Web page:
This weekend, cast members of the beloved HBO television series “The Wire” voiced the words of Baltimore’s poorest and most disenfranchised residents during “Wired Up,” an event aimed to celebrate the “unsung heroes’ of Baltimore – those who serve inside and amongst the community, tirelessly and selflessly,” according to the events website.
Among those in attendance were Michael K. Williams (Omar Little on The Wire), Sonja Sohn (Shakima Greggs), Andre Royo (“Bubbles” Cousins) and Larry Gilliard Jr., (D’Angelo Barksdale), according to the Baltimore Sun. Actors Dominic West (Jimmy McNulty) and Wendell Pierce (Bunk Moreland) and show creator David Simon also submitted taped messages.
Others in attendance included actress Felicia Pearson (Snoop), Tristan Wilds (Michael Lee), Seth Gilliam (Raymond Carver), Chad L. Coleman (Dennis “Cutty” Wise), Jamie Hector (Marlo Stanfield), Gbenga Akinnagbe (Chris Partlow), Dierdre Lovejoy (Rhonda Pearlman), Anwan Glover (Slim Charles), Tray Chaney (Malik “Poot” Carr), and Maria Broom (Marla Daniels).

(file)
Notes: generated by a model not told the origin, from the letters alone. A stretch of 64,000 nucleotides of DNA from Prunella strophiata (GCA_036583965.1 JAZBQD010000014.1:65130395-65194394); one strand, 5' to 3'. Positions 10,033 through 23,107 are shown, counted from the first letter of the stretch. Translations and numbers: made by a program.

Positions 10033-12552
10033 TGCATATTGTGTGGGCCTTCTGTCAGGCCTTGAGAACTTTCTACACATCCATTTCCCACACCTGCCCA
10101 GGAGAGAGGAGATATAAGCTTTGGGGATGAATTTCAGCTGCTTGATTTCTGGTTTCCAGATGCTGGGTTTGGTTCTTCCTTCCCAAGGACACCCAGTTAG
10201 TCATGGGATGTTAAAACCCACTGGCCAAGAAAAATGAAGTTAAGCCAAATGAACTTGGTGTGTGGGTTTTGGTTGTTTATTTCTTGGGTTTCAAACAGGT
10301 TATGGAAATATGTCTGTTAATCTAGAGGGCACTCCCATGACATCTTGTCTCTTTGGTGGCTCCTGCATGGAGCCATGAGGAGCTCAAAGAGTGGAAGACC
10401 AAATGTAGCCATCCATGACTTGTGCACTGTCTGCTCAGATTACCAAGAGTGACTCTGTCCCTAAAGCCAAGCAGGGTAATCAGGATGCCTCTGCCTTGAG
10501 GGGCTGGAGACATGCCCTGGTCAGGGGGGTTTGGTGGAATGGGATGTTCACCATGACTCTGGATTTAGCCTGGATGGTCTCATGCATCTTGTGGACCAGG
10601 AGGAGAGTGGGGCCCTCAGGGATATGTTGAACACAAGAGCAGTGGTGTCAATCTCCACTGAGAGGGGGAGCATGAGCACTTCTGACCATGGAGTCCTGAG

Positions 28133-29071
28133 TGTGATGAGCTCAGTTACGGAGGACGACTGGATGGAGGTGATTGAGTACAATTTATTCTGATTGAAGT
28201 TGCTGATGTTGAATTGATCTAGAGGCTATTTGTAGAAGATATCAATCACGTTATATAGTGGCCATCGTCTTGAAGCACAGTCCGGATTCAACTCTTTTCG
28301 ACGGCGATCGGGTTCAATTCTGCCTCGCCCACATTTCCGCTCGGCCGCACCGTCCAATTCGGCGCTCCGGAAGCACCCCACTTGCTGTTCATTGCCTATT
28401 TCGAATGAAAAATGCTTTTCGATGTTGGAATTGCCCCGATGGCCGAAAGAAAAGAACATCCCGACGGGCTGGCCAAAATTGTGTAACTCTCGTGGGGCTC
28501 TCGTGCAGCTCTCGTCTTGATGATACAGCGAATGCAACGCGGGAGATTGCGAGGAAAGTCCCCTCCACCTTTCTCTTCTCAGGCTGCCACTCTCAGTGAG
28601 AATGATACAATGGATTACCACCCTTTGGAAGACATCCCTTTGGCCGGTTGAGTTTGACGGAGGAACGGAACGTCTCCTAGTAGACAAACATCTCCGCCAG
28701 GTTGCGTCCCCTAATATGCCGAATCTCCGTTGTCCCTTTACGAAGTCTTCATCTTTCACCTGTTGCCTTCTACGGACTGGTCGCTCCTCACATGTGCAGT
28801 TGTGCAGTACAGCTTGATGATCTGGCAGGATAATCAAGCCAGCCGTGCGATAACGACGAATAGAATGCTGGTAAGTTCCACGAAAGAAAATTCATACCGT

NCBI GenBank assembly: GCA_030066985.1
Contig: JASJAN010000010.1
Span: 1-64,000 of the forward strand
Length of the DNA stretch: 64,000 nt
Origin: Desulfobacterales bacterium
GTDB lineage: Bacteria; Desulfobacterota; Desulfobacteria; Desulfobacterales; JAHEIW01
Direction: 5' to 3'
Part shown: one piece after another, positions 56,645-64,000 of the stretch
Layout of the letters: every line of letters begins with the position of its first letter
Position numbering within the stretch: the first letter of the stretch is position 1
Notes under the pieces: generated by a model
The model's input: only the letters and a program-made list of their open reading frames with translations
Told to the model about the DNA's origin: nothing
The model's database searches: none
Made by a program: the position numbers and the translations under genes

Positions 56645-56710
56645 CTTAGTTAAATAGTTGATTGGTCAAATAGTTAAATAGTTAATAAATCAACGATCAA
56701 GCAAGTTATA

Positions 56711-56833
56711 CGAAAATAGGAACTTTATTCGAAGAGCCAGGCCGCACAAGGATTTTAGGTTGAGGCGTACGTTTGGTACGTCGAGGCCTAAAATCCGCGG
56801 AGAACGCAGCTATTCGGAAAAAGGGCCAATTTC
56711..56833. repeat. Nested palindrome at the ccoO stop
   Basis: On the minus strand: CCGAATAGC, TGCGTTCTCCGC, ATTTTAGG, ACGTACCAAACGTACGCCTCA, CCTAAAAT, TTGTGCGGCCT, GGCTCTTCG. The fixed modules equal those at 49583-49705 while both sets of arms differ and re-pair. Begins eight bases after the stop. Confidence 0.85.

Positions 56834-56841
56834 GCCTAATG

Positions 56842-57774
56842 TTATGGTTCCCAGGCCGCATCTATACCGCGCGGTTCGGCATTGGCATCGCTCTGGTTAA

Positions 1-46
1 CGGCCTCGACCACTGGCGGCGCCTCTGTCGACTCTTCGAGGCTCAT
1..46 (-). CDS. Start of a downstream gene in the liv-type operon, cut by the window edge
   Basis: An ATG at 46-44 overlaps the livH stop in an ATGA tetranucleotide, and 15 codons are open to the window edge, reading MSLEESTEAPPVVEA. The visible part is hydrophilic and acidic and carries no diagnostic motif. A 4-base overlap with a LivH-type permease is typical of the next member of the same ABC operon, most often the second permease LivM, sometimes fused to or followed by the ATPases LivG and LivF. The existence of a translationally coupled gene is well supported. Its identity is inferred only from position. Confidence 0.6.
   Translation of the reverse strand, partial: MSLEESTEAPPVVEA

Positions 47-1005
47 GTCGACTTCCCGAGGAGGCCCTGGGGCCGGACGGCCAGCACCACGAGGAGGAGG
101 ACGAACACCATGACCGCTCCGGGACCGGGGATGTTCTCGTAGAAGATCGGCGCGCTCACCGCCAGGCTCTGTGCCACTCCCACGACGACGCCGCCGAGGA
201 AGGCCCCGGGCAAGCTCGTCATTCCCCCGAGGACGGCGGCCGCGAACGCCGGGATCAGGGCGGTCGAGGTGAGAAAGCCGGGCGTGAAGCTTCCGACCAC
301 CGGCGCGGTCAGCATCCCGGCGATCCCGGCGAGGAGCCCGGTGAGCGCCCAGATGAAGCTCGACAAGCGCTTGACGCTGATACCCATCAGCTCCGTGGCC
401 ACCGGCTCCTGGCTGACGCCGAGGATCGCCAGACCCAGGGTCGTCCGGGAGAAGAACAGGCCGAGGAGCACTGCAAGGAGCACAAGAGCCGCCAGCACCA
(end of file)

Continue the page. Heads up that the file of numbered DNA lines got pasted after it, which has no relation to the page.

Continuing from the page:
Each cast member took turns reciting monologues of stories told to them by members of Baltimore’s Sandtown-Winchester community about the April 27 protests over the murder of Freddie Grey — a young black man who died in police custody — to a crowd of some 1000 people at the Modell Performing Arts Center in Baltimore, the Sun reported.
“We can’t wait for more people to die,” former cast member Sonja Sohn told the audience, according to The Sun. “We can’t wait for any more black men to die at the hands of police officers who were acting irresponsibly.”
“That’s why we put this event together. We’re actors, and what we can do is to build a platform to raise voices that need to be heard.”
Michael K. Williams, who played Omar Little on the Wire, a drug dealer with a strict moral code, gave an impassioned speech to the crowd:
Other photos showed cast members coming together for the first time since the show ended in 2008.
Grey’s stepfather Richard Shipley also spoke to the crowd, the Sun reported.
“The Grey family is so very proud of all the things shaking and moving in Baltimore,” Shipley said. “I see people working, kids going to school, camps opening. I see a lot of progress being made in a short period of time. It’s just a shame that a tragedy had to happen to get us up off our butts.”
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